Sample Preparation

We perform analytical tests focusing on the outermost layer of solid materials to determine the elemental, molecular, and chemical state of the surface.

© Ian Valiente Photography

Actual Images & Data of Analysis
ADMATEL Mechanical Preparation vs Ion Milling

Mechanical Polish

Ion Beam Polish

Cross-sectional micrographs of gold and nickel-plated sample show the main difference between samples subjected to mechanical preparation and ion mill cross-sectioning

When mechanical damage has the tendency to hide features desired for inspection, ion-based techniques such as Focused Ion Beam (FIB) and Ion Milling is the preferred way to prepare a sample cross-section.
Both techniques use highly energetic argon ions to bombard the sample surface and etch a cavity to the desired depth. It is ensured that no contamination occurs during the process since these techniques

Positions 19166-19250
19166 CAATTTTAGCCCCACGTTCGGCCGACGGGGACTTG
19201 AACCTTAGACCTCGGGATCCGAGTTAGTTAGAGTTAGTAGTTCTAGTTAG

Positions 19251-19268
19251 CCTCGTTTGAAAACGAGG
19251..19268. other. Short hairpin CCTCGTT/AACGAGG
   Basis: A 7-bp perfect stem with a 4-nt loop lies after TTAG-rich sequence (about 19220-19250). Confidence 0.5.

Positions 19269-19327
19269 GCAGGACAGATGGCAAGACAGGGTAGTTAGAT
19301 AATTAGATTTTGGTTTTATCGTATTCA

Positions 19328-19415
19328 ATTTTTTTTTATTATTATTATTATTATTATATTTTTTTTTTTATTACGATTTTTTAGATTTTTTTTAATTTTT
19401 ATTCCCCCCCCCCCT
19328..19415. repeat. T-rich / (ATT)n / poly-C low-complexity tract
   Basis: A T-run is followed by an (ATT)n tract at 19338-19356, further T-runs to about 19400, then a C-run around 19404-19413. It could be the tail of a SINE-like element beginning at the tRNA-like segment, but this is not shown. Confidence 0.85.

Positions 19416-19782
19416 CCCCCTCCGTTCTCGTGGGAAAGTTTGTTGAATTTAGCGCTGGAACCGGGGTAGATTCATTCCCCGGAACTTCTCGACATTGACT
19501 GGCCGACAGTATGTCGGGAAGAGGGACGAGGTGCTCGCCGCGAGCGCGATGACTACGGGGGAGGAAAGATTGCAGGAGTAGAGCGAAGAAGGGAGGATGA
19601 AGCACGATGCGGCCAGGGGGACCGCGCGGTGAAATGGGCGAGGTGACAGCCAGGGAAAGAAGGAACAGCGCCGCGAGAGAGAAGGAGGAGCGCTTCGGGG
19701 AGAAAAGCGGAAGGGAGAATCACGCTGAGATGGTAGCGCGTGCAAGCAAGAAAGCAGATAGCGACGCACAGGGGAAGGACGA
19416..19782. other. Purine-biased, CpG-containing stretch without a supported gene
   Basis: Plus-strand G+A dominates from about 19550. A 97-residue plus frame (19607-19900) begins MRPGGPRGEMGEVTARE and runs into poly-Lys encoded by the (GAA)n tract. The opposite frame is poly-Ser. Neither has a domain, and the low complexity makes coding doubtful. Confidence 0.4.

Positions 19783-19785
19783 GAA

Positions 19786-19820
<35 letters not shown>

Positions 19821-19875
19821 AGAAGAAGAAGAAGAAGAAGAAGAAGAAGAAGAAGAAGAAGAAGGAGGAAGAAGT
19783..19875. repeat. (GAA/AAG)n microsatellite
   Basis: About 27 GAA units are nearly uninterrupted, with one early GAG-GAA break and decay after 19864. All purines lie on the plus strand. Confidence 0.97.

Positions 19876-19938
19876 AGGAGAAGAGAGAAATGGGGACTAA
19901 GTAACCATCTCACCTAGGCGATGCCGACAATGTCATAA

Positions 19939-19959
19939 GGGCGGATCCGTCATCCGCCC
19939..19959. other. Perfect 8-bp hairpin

are vacuum-based.

The cross-section observed after ion milling shows clearer microstructure compared to the conventional mechanical preparation

Focused Ion Beam (FIB) Sectioning is used for site-specific material milling.  It is capable of producing small-scale, “polished-finish” cross-sections, free of curtaining and smearing.  It uses a focused beam of ions, in particular Ga+ ions, to remove material at a range of pre-defined currents.
Using ADMATEL’s Focused Ion Beam (FIB), here is an etched image of Dr. Jose Rizal on Copper substrate captured at 6,000x magnification with an approximate size of 16×21 microns.
This portrait is just three times the size of a red blood cell.

Get Free Technical Consultation

ADMATEL is open to serve you Monday-Friday, 8am-5pm. 
Call us at  (02) 8837-0461 or send us an email at

Get Free Technical Consultation

We are open Monday-Friday, 8am-5pm. Call us at  (02) 8837-0461 or send us an email at